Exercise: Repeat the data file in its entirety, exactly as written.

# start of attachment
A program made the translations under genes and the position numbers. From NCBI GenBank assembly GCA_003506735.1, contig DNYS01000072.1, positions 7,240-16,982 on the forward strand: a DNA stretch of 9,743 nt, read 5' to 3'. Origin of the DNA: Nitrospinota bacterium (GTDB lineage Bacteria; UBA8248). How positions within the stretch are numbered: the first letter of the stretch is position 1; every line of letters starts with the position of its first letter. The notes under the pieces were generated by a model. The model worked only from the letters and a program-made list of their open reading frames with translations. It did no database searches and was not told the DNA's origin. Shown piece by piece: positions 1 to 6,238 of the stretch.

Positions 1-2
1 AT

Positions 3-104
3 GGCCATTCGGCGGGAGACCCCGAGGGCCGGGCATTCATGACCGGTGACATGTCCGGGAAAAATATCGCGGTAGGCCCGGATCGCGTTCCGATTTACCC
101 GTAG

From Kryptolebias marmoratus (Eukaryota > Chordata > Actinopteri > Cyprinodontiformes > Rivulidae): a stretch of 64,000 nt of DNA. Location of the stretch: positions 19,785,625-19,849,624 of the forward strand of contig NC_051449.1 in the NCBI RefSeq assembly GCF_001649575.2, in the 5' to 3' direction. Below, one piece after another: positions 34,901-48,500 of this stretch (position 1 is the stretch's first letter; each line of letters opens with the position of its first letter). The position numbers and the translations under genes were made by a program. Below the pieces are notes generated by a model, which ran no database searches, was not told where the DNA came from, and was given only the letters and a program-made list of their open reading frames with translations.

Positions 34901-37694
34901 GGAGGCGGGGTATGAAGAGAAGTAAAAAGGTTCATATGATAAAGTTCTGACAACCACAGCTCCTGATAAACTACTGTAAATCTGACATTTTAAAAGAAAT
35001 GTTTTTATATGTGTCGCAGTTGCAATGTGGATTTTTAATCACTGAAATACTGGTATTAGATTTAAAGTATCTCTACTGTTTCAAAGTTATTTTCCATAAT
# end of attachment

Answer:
A program made the translations under genes and the position numbers. From NCBI GenBank assembly GCA_003506735.1, contig DNYS01000072.1, positions 7,240-16,982 on the forward strand: a DNA stretch of 9,743 nt, read 5' to 3'. Origin of the DNA: Nitrospinota bacterium (GTDB lineage Bacteria; UBA8248). How positions within the stretch are numbered: the first letter of the stretch is position 1; every line of letters starts with the position of its first letter. The notes under the pieces were generated by a model. The model worked only from the letters and a program-made list of their open reading frames with translations. It did no database searches and was not told the DNA's origin. Shown piece by piece: positions 1 to 6,238 of the stretch.

Positions 1-2
1 AT

Positions 3-104
3 GGCCATTCGGCGGGAGACCCCGAGGGCCGGGCATTCATGACCGGTGACATGTCCGGGAAAAATATCGCGGTAGGCCCGGATCGCGTTCCGATTTACCC
101 GTAG

From Kryptolebias marmoratus (Eukaryota > Chordata > Actinopteri > Cyprinodontiformes > Rivulidae): a stretch of 64,000 nt of DNA. Location of the stretch: positions 19,785,625-19,849,624 of the forward strand of contig NC_051449.1 in the NCBI RefSeq assembly GCF_001649575.2, in the 5' to 3' direction. Below, one piece after another: positions 34,901-48,500 of this stretch (position 1 is the stretch's first letter; each line of letters opens with the position of its first letter). The position numbers and the translations under genes were made by a program. Below the pieces are notes generated by a model, which ran no database searches, was not told where the DNA came from, and was given only the letters and a program-made list of their open reading frames with translations.

Positions 34901-37694
34901 GGAGGCGGGGTATGAAGAGAAGTAAAAAGGTTCATATGATAAAGTTCTGACAACCACAGCTCCTGATAAACTACTGTAAATCTGACATTTTAAAAGAAAT
35001 GTTTTTATATGTGTCGCAGTTGCAATGTGGATTTTTAATCACTGAAATACTGGTATTAGATTTAAAGTATCTCTACTGTTTCAAAGTTATTTTCCATAAT